History behind National Vietnam War Veterans Day


By Harold B. Wolford - Veterans Corner



National Vietnam War Veterans Day is a commemorative holiday in the United States which recognizes the sacrifices veterans and their families made during the Vietnam War. It is also a day to give proper recognition to the men and women who returned home from that war and didn’t receive a proper welcome home.

On March 28, 2017, President Donald J. Trump signed into law The Vietnam War Veterans Recognition Act of 2017, designating every March 29 as National Vietnam War Veterans Day.

National Vietnam War Veterans Day joins six other military-centric national observances codified in Title 4 of the United States Code §6 (i.e., Armed Forces Day, Memorial Day, Independence Day, National Korean War Veterans Armistice Day, Navy Day and Veterans Day).

March 29 was chosen to be celebrated in perpetuity as March 29, 1973, was the day Military Assistance Command Vietnam was deactivated.

The United States of America Vietnam War Commemoration honors all U.S. veterans who served on active duty in the U.S. Armed Forces from Nov. 1, 1955 to May 15, 1975, regardless of location.

The Nov. 1 date was selected to coincide with the official designation of Military Assistance Advisory Group-Vietnam (MAAG-V); May 15, 1975, marks the end of the battle precipitated by the seizure of the SS Mayaguez.

The Department of Veterans Affairs estimates that today there are 6.4 million living Vietnam veterans and 9 million families of those who served during this time frame. We make no distinction between veterans who served in-country, in-theater, or who were stationed elsewhere during the Vietnam War period. All were called to serve, and none could self-determine where they would serve.

Additional background

U.S. involvement in Vietnam started slowly with an initial deployment of advisors in the early 1950s, grew incrementally through the early 1960s, and expanded with the deployment of full combat units in July 1965. The last U.S. personnel were evacuated from Vietnam in April 1975.

This national commemoration was authorized by Congress, established under the Secretary of Defense, and launched by the president to thank and honor our nation’s Vietnam veterans and their families for their service and sacrifice.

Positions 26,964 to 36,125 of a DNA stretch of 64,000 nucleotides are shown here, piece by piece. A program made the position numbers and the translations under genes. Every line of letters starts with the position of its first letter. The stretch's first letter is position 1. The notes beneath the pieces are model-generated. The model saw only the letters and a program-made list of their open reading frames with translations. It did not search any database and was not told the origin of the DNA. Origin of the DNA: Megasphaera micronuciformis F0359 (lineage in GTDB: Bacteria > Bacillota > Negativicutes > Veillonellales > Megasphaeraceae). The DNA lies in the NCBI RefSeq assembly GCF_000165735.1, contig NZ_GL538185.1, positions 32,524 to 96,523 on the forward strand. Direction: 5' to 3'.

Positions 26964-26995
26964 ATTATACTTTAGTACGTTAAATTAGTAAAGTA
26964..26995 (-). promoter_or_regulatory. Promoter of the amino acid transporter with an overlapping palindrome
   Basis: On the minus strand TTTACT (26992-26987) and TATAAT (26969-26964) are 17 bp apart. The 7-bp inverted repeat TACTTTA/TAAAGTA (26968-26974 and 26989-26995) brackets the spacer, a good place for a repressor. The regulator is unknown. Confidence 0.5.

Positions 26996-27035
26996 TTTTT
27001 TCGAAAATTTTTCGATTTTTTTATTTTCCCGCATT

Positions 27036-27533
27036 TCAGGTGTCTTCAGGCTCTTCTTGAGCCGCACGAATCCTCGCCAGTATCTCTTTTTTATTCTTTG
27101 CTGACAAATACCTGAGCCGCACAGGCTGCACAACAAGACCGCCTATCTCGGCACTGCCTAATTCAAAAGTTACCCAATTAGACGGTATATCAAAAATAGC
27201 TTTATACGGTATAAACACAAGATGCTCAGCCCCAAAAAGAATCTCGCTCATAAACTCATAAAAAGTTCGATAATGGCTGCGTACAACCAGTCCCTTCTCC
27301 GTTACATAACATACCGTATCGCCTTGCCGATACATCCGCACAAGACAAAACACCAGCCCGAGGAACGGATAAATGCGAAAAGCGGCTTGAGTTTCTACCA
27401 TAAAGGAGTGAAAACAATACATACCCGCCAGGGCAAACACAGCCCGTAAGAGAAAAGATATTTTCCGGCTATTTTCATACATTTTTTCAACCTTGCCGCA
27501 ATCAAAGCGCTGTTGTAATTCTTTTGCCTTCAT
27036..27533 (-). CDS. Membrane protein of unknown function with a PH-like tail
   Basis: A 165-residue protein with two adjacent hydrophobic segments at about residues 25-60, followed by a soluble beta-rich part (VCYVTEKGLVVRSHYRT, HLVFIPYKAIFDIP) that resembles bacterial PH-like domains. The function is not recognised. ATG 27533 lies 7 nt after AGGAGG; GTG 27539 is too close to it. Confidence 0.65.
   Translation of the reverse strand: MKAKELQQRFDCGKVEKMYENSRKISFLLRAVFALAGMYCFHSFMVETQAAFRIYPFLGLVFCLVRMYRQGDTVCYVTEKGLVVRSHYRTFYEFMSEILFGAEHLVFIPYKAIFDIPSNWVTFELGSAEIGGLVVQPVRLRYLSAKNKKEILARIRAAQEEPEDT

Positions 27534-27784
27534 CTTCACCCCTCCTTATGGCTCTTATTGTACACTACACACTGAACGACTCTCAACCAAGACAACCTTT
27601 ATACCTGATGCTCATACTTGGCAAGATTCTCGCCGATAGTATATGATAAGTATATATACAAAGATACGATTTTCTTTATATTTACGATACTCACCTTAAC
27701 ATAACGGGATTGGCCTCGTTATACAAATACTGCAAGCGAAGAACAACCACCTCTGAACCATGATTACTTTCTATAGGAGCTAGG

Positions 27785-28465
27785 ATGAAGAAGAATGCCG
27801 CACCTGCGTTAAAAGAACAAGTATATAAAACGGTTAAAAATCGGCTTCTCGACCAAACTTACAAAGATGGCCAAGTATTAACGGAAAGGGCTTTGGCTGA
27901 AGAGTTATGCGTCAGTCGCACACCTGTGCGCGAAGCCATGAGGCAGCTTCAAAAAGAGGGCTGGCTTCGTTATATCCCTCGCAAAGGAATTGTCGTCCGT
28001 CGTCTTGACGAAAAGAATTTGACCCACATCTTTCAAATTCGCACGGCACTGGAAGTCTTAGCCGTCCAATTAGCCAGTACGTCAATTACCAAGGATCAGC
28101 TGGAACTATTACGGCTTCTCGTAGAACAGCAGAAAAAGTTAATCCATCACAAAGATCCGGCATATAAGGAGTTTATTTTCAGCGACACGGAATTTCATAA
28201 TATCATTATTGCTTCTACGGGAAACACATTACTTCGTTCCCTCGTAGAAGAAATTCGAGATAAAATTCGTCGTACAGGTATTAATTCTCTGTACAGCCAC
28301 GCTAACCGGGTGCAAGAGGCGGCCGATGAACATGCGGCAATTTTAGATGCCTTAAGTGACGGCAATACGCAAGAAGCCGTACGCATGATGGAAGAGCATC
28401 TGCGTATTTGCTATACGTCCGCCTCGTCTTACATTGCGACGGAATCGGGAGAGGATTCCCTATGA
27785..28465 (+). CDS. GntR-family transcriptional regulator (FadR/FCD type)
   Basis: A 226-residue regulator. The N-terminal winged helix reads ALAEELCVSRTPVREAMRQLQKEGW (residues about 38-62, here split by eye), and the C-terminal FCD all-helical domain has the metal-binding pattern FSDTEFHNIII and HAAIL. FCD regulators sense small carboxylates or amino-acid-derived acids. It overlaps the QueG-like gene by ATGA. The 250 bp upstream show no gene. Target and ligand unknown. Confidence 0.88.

In 2007, the 110th Congress incorporated language in House of Representatives (H.R.) 4986 authorizing the Secretary of Defense to conduct a program commemorating the 50th anniversary of the Vietnam War.

H.R. 4986 was signed into law as the National Defense Authorization Act (NDAA) for Fiscal Year 2008 by President George W. Bush on Jan. 28, 2008.

44th U.S. President Barack Obama officially inaugurated this Commemoration at the Vietnam Veterans Memorial in Washington, D.C. on Memorial Day, May 28, 2012.

Section 598 (Public Law 110-181) of the 2008 NDAA specifically addresses Commemoration activities.

Congress outlined a total of five objectives for this U.S.A. Vietnam War Commemoration, with the primary objective being to thank and honor Vietnam veterans and their families for their service and sacrifice on behalf of the Nation, with distinct recognition of former prisoners of war and families of those still listed as missing in action. The four remaining objectives highlight the service of our Armed Forces and support organizations during the war; pay tribute to wartime contributions at home by American citizens; highlight technology, science and medical advances made during the war; and recognize contributions by our allies.

By presidential proclamation, The U.S.A. Vietnam War Commemoration will continue through Veterans Day, Nov.11, 2025.

History of the Vietnam War

Toward the end of the 19th century, the country of Vietnam became more gradually controlled by the French. They originally controlled it as a protectorate from 1883 through 1939, then they controlled it as a possession from 1939 through 1945. This changed on Sept. 2, 1945, when the Nationalist leader Ho Chi Minh of Vietnam proclaimed the country’s independence. In December 1946, the First Indochina War began in French Indochina. A conflict between French forces and their opponents, the Viet Minh who were asserting their independence. Most of the combat during this war would take place in South Vietnam, but the conflict managed to engulf the entire country, as well as the surrounding countries of Laos and Cambodia. The conflict ended on May 7, 1954, when guerrilla fighters led by Ho Chi Minh successfully defeated French forces at Dien Bien Phu.